Collier argued that waiting until season ended could mean a missed opportunity for potential clients and investors to visit the property.

The city planning staff must still review the project and a site plan before construction can commence. However, a lawsuit pending from the developer and another one threatened by some adjacent property owners has some commissioners concerned.

“Yes, we have beaten this thing to death,” admitted Commissioner Judy Titsworth, who resides adjacent to the property on Sunrise Lane. “But we had to do our due diligence when dealing with the lawsuit.”

One of the biggest points of contingency is emergency access for the development on Sunrise Lane, a private road that provides access to the bayfront homes east of the Mainsail property. Mainsail has not reached an agreement with residents along the road who have objected to the developer using the road for access.

Collier said if the Mainsail driveway was wide enough for a fire truck to turn around, he wouldn’t have to use Sunrise Lane, however, he may be required to use Sunrise land to comply with the fire code.

“The problem is that the plan hasn’t been vetted by the fire chief,” explained Tom O’Brien, superintendent of public works. “We can’t just walk away from that when it’s up to other agencies to decide.”

The project would include three buildings of multi-bedroom guest apartments, a 50-slip marina and a restaurant. The resort also would feature space for meetings, gift shop, a business center and a workout facility.

The developer has revised his plans since a city workshop in December and addressed some of the city’s key issues, including parking, setbacks and a waterfront view from Marina Drive.

The omission of two buildings and an addition of first-floor parking under one of the structures provided additional parking, so people can access the marina and restaurant without needing to use spaces reserved for guests of the lodge.

The reduction also allows for 25-foot setbacks from the front of the property for all buildings and 14-foot setbacks from the seawalls. Only one building will be less than 10 feet from the seawall, but it will be designed in a “stair-step pattern to increase setbacks and alter visual impact,” according to the agenda.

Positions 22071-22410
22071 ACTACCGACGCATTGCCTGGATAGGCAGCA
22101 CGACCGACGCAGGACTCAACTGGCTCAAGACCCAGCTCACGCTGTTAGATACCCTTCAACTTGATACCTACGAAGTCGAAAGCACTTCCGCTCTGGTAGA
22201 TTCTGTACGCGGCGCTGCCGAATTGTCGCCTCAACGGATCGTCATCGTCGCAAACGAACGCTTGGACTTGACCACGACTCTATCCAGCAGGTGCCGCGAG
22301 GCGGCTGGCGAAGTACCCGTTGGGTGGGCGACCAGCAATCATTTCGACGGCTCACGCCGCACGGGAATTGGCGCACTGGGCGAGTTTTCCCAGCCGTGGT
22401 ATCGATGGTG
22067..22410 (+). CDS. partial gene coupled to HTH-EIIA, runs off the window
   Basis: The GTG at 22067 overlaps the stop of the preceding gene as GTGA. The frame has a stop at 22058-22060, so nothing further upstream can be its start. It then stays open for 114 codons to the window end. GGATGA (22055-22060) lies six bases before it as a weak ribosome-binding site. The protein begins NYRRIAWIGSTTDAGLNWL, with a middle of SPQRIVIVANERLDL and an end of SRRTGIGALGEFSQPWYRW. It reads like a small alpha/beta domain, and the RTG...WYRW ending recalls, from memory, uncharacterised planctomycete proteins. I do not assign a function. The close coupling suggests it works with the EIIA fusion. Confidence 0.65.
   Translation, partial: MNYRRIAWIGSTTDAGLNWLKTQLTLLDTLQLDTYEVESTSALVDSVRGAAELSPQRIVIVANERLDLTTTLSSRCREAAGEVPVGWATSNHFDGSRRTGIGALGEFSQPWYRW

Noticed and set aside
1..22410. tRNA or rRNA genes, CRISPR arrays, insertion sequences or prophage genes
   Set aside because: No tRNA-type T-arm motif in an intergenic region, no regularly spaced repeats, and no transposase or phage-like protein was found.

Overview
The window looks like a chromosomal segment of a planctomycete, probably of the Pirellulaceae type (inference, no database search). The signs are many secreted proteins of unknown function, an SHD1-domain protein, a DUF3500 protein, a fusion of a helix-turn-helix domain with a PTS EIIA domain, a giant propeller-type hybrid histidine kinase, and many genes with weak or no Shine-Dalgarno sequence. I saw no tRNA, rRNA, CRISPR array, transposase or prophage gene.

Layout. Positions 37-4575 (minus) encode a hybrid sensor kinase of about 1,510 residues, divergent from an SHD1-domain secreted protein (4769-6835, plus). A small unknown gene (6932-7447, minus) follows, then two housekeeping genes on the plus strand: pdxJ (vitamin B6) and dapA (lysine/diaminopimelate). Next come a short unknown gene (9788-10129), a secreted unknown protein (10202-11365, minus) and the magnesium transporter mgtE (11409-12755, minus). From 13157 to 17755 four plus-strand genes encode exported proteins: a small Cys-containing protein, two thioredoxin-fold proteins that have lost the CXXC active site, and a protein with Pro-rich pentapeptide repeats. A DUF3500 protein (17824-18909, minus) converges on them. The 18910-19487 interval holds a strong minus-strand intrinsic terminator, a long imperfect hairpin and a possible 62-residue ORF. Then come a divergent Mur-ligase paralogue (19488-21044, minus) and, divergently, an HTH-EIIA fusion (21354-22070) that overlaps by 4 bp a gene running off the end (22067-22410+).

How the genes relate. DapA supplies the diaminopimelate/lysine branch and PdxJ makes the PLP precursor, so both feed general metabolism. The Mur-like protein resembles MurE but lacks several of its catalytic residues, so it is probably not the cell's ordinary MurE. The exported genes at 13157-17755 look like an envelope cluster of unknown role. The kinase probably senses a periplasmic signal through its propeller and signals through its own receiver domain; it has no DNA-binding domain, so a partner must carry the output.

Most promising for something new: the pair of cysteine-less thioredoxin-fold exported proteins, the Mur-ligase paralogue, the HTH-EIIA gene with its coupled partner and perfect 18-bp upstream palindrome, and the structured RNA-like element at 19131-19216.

“The marina is a lifeline of this project,” said Titsworth. “This is what we like about it; we love our fisherman and if you make your resort fisherman-friendly, that is all we ask.”

The proposed agreement also calls for a “minimum effort” by the builder to realign one of the buildings so that people on Marina Drive can view the canal and bay waters.

If the settlement agreement becomes official, Mainsail will have 90 days to make a site-plan application, according to the report.

“The next meeting will be the compete document with enough words and legal descriptions to make sure everyone is satisfied,” said city attorney Patricia Petruff. “It’s time to deal with the settlement agreement so we can move to the next step.”

Woman charged with stabbing boyfriend

A 20-year-old woman faces a felony aggravated battery charge after allegedly stabbing her 60-year-old boyfriend multiple times in the stomach with two steak knives.

The Colorado couple was staying in the 100 block of 73rd Street when the victim allegedly grabbed Isabel Dominguez by the hair and called her a “whore,” according to the probable cause affidavit.

A Holmes Beach Police Department officer said Dominguez said, “I just lost it.”

She called 911 after the stabbing and allegedly told police she used two steak knives to stab her boyfriend in the stomach “several times.”

When police arrived, the victim had fled, but another HBPD officer located him in the 5800 block of Holmes Boulevard. According to the officer’s report, the interior of the victim’s vehicle was covered in blood. The officer contacted EMS and the man was transported to the hospital.

Dominguez was arrested for felony aggravated battery and booked into the Manatee County jail, where she was held on $100,000 bond.

According to the jail website, Dominguez posted bond Jan. 14 and was released.

She entered a not guilty plea Jan. 21. A trial date was not yet scheduled.

Pill under seat leads to felony charge

A 22-year-old Holmes Beach man faces a felony possession charge after a Jan. 28 traffic stop in the 2300 block of 11th Street West, in Bradenton.

A Bradenton Police Department officer observed Brandon Gengler of Holmes Beach driving in the area with a passenger, who was not wearing a seatbelt, according to the probable cause affidavit.

The officer initiated a traffic stop and at some point requested a K9 unit to perform a “walk-around” drug search. The dog alerted to the driver’s side door.

After receiving permission to search the vehicle, while Gengler allegedly made statements that everything inside the vehicle belonged to him, the officer found a single pill under the driver’s seat that was determined to be hydrocodone, a prescription drug.